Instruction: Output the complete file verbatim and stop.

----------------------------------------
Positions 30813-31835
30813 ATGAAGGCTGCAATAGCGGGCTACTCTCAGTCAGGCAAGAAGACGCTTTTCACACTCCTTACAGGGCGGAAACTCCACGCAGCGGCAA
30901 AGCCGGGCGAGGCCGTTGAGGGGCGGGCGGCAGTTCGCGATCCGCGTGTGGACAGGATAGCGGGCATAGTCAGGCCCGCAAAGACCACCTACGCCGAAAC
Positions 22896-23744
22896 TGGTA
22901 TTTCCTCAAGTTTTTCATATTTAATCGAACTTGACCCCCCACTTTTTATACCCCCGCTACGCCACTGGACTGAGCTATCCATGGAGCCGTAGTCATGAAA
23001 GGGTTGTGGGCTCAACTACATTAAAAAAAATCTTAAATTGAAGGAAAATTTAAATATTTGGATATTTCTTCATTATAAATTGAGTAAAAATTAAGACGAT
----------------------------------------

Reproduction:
Positions 30813-31835
30813 ATGAAGGCTGCAATAGCGGGCTACTCTCAGTCAGGCAAGAAGACGCTTTTCACACTCCTTACAGGGCGGAAACTCCACGCAGCGGCAA
30901 AGCCGGGCGAGGCCGTTGAGGGGCGGGCGGCAGTTCGCGATCCGCGTGTGGACAGGATAGCGGGCATAGTCAGGCCCGCAAAGACCACCTACGCCGAAAC
Positions 22896-23744
22896 TGGTA
22901 TTTCCTCAAGTTTTTCATATTTAATCGAACTTGACCCCCCACTTTTTATACCCCCGCTACGCCACTGGACTGAGCTATCCATGGAGCCGTAGTCATGAAA
23001 GGGTTGTGGGCTCAACTACATTAAAAAAAATCTTAAATTGAAGGAAAATTTAAATATTTGGATATTTCTTCATTATAAATTGAGTAAAAATTAAGACGAT